Whether there is clear progress on managing the South China Sea disputes will be seen by the middle of next year, when China has committed to complete a framework for a legally binding code of conduct (COC) together with ASEAN, Prime Minister Lee Hsien Loong has said.
A COC has proven elusive 14 years after ASEAN and China adopted a less binding Declaration of Conduct in the resource-rich waterway, to manage their territorial disputes. China has overlapping claims in the sea with four ASEAN states.
But Chinese Foreign Minister Wang Yi proposed in July that ASEAN and China "fast-track" negotiations for the COC.
Mr Lee, in his remarks at the East Asia Summit earlier yesterday, said he welcomed China's commitment to work with ASEAN to complete a framework for the COC by the middle of next year.
Speaking to reporters on the final day of the ASEAN summit yesterday, Mr Lee said ASEAN members have a range of perspectives on the South China Sea because the waterway is fundamental to many countries' security calculations and even the way they view the world.
He referred to points he had made during this year's National Day Rally speech on why the South China Sea has proved so difficult a topic for everyone to be on the same page: It is not just a dispute about territory, but also the rights of the international community such as freedom of navigation and about how an international disagreement can be peacefully resolved.
"I don't think that differences in perspectives on the South China Sea can easily be overcome, because they are fundamental to the strategic situations that the countries are in, and, therefore, the way they see the world: What are the threats, what are the opportunities, who are the allies, who are the neutrals, who are the potential adversaries," he said.
These were realities of international relations, however, and "we have to navigate and find our position, find our way through such an unpredictable world".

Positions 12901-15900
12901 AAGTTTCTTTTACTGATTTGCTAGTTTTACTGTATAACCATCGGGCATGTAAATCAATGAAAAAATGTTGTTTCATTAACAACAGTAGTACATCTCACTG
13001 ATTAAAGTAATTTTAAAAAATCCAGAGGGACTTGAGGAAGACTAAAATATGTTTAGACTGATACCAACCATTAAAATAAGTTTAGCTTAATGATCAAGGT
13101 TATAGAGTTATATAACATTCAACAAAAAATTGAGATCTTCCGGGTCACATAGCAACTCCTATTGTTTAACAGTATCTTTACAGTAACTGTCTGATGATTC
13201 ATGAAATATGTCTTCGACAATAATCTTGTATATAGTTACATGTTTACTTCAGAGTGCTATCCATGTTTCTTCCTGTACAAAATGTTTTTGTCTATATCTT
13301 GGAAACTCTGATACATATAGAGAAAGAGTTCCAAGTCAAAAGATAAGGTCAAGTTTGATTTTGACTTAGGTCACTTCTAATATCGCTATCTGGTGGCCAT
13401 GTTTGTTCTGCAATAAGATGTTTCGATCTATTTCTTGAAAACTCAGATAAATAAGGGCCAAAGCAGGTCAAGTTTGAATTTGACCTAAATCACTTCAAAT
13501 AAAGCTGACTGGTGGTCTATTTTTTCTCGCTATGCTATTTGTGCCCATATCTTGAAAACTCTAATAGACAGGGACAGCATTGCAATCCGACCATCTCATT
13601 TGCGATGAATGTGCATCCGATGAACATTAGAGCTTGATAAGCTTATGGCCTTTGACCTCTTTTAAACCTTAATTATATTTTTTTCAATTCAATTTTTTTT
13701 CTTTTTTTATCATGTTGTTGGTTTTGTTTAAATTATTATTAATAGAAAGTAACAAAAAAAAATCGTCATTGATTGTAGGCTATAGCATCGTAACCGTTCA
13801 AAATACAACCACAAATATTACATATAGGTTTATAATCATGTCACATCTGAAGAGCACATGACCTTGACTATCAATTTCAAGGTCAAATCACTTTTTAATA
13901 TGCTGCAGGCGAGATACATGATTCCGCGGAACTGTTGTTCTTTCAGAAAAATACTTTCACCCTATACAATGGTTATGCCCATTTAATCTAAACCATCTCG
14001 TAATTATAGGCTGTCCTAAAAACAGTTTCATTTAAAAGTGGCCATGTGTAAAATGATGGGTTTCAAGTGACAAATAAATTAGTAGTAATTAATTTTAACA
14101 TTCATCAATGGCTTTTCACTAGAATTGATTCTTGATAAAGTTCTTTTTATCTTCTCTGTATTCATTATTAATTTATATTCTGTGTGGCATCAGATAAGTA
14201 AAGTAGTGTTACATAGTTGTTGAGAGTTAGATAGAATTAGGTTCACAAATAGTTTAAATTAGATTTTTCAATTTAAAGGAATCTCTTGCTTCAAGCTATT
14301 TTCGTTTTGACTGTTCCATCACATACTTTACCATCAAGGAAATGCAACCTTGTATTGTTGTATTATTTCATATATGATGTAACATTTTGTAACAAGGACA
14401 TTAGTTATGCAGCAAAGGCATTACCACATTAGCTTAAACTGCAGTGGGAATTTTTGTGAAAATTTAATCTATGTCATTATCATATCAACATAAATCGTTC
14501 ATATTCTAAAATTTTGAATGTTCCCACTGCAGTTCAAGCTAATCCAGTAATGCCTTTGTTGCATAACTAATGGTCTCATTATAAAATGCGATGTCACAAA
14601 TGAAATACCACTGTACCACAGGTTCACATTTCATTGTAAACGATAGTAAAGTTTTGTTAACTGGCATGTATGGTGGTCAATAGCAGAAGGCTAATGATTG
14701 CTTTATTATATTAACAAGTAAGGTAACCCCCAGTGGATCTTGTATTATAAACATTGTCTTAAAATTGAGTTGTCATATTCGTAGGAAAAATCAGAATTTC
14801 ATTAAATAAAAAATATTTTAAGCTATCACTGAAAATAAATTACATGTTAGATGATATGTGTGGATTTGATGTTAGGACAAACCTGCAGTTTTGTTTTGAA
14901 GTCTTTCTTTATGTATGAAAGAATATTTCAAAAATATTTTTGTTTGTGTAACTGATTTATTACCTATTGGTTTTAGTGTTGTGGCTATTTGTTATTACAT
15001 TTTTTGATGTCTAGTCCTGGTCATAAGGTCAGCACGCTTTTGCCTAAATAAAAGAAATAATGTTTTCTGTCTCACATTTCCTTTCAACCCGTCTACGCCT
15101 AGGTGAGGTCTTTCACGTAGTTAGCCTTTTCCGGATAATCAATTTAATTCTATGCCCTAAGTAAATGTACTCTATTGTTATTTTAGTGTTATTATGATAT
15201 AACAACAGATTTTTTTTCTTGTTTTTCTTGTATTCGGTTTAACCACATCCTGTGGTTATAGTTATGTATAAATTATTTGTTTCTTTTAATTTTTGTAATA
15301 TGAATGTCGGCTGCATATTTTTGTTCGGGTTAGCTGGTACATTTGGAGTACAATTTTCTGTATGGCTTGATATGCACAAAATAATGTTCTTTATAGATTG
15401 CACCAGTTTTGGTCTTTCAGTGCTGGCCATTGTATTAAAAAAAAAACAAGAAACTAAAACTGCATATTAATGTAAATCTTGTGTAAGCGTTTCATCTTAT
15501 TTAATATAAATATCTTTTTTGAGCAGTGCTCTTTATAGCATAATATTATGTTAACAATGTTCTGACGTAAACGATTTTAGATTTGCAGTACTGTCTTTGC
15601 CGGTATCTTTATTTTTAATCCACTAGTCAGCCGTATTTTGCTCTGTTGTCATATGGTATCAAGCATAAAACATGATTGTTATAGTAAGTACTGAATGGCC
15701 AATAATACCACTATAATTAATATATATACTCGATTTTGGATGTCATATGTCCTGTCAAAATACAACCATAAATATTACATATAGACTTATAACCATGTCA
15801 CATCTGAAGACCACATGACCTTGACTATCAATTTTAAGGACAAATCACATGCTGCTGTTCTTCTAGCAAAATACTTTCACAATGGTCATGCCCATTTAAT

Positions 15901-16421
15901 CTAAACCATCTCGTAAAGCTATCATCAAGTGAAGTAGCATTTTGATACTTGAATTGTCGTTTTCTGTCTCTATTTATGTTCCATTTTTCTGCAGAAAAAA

But this does not mean the situation cannot be managed or should be ignored, as tensions in the sea have a tangible, if hard to measure, effect on the economy.
The region has prospered until now because there has been peace, allowing countries to co-operate and deepen their inter-dependence on trade and investments, Mr Lee said. Conversely, tensions in the South China Sea lower investor confidence.
"When you have tensions in the South China Sea, the confidence - there is an impact when people make decisions on investments," he said. "They won't say that this is a decisive factor, but it's one of the things which affects their decision."
If the situation is allowed to deteriorate to the point where there is an encounter or mishap there, "confidence will really be shaken and you will have a big problem".
"So it's one of those situations where you don't feel that it is good, but neither can you say, 'I can count how many dollars it has cost me'," he said. "It's a minus for me, I know it, and we really should mitigate that risk as much as we can."
Noting that the summit in Laos is the first since ASEAN declared that it has formed an ASEAN Community in Kuala Lumpur last year, Mr Lee said the 10 countries in the grouping must now find the resolve to forge ahead and integrate more closely with one another.
At this year's summit, members adopted a five-year work plan that aims to narrow the development gap, enhance the region's competitiveness and support the implementation of three Community Blueprints which ASEAN leaders adopted last November.
"As always, after you've made an achievement, that's the basis from which you have to keep on moving forward," said Mr Lee. "And we're trying to keep on developing and deepening the co-operation we have together."
This article was first published on September 9, 2016. Get a copy of The Straits Times or go to straitstimes.com for more stories.